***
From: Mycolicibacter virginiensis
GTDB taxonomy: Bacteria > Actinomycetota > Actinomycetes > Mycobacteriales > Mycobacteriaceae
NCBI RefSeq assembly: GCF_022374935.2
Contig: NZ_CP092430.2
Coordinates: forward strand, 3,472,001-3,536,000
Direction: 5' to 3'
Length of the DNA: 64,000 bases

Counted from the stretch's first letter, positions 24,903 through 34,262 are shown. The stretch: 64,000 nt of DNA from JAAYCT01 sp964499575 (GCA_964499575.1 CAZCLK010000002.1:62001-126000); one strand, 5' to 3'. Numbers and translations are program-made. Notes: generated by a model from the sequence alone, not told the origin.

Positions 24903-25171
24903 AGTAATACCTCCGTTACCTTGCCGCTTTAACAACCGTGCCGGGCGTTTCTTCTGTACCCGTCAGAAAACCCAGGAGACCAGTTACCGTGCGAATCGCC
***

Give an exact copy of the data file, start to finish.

From: Mycolicibacter virginiensis
GTDB taxonomy: Bacteria > Actinomycetota > Actinomycetes > Mycobacteriales > Mycobacteriaceae
NCBI RefSeq assembly: GCF_022374935.2
Contig: NZ_CP092430.2
Coordinates: forward strand, 3,472,001-3,536,000
Direction: 5' to 3'
Length of the DNA: 64,000 bases

Counted from the stretch's first letter, positions 24,903 through 34,262 are shown. The stretch: 64,000 nt of DNA from JAAYCT01 sp964499575 (GCA_964499575.1 CAZCLK010000002.1:62001-126000); one strand, 5' to 3'. Numbers and translations are program-made. Notes: generated by a model from the sequence alone, not told the origin.

Positions 24903-25171
24903 AGTAATACCTCCGTTACCTTGCCGCTTTAACAACCGTGCCGGGCGTTTCTTCTGTACCCGTCAGAAAACCCAGGAGACCAGTTACCGTGCGAATCGCC